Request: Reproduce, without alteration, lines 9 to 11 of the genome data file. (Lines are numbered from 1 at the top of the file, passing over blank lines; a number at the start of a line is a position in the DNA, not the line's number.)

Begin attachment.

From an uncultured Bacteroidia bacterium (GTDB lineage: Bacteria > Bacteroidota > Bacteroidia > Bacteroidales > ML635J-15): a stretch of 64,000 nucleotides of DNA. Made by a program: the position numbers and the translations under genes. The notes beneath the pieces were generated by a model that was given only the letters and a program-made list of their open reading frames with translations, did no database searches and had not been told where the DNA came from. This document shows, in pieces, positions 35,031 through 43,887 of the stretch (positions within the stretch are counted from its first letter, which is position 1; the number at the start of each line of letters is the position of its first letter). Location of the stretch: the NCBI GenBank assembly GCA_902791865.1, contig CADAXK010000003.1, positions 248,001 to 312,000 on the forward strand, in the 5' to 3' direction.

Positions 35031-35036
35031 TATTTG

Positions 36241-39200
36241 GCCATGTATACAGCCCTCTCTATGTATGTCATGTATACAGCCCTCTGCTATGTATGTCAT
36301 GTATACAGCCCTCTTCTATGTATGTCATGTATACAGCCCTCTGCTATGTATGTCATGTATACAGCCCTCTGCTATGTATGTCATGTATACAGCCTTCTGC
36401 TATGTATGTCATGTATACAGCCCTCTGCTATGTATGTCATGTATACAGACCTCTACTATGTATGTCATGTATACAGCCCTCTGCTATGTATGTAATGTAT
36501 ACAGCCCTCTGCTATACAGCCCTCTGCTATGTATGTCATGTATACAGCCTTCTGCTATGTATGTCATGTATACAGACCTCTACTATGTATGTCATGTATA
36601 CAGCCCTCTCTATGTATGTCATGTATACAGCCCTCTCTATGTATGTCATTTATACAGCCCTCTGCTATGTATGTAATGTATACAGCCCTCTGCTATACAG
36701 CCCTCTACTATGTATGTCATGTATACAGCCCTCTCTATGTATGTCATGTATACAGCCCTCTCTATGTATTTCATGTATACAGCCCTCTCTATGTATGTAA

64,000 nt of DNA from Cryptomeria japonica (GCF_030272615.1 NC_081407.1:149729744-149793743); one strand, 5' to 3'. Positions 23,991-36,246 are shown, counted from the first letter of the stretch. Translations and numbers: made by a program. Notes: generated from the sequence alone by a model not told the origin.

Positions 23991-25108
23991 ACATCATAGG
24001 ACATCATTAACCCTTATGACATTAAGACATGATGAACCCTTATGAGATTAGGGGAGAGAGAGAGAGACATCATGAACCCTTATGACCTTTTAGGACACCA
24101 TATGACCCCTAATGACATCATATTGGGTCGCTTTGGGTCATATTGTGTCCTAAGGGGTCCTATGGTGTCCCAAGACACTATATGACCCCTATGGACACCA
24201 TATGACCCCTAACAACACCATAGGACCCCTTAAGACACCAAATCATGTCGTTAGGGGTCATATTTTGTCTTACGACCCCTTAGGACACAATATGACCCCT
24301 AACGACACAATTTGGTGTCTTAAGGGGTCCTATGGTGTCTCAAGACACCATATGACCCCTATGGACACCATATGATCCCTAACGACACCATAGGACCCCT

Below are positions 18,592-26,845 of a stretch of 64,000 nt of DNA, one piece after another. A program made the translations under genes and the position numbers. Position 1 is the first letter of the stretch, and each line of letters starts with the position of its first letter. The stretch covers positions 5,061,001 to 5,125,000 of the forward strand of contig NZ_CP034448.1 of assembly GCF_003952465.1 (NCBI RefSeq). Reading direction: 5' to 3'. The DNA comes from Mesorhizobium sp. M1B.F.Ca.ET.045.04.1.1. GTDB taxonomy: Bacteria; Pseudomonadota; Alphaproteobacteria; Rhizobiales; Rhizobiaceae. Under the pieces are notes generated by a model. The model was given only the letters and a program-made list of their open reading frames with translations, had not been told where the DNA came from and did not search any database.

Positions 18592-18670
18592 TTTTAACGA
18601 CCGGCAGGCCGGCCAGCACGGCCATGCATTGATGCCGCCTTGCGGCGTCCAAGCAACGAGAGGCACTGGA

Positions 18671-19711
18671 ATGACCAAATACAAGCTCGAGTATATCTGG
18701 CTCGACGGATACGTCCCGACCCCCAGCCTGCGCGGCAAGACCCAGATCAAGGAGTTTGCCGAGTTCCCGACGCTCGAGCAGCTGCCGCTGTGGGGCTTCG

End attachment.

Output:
36601 CAGCCCTCTCTATGTATGTCATGTATACAGCCCTCTCTATGTATGTCATTTATACAGCCCTCTGCTATGTATGTAATGTATACAGCCCTCTGCTATACAG
36701 CCCTCTACTATGTATGTCATGTATACAGCCCTCTCTATGTATGTCATGTATACAGCCCTCTCTATGTATTTCATGTATACAGCCCTCTCTATGTATGTAA

64,000 nt of DNA from Cryptomeria japonica (GCF_030272615.1 NC_081407.1:149729744-149793743); one strand, 5' to 3'. Positions 23,991-36,246 are shown, counted from the first letter of the stretch. Translations and numbers: made by a program. Notes: generated from the sequence alone by a model not told the origin.